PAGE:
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“My research into Greece led me to rethink the relationship between philosophy and religion, because even if Christianity could have been perfect as an ethics and even an ontology, becoming the reigning ecumenical and coercive sect imposed a rift down to the present day that opposes a supreme beyond with a here-and-now that is a vale of tears, and this saddled us with the burden of a double truth—the revealed and the mundane.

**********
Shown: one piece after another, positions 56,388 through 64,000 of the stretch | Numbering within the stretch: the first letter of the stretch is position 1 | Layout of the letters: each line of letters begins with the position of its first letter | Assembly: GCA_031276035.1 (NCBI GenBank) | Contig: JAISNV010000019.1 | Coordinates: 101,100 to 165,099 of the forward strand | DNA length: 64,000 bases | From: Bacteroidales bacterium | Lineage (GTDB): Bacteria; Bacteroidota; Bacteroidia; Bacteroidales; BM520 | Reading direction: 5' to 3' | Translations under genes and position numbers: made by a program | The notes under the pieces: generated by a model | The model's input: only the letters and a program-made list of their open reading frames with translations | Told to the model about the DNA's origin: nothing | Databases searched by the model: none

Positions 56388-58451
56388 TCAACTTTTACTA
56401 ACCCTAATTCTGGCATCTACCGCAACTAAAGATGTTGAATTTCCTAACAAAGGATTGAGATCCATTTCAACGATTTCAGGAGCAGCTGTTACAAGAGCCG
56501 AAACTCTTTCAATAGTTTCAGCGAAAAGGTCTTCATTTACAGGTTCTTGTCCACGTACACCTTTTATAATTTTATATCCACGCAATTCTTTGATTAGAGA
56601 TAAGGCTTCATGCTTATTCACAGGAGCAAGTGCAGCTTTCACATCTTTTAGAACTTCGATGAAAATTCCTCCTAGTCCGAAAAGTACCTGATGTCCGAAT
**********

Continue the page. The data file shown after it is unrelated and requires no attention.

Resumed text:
However, the mundane was and ever will be the origin of all revealed truth, and the evolution of the Greek world helps recover evidence of this process, revealing to what extent Christianity represented an extension of its achievements and values, even if it was later to reject them. How and why this occurred will be seen in the final chapters, while the earlier ones will be devoted to recollecting the milestones of meaning—the true, benevolent, and beautiful intuitions—that we owe to the Hellenes. Further, the events between 500 BC and 500 AD not only illuminate the medieval world, they also mark a contrast to the information and noise that our technological progress has only worsened.”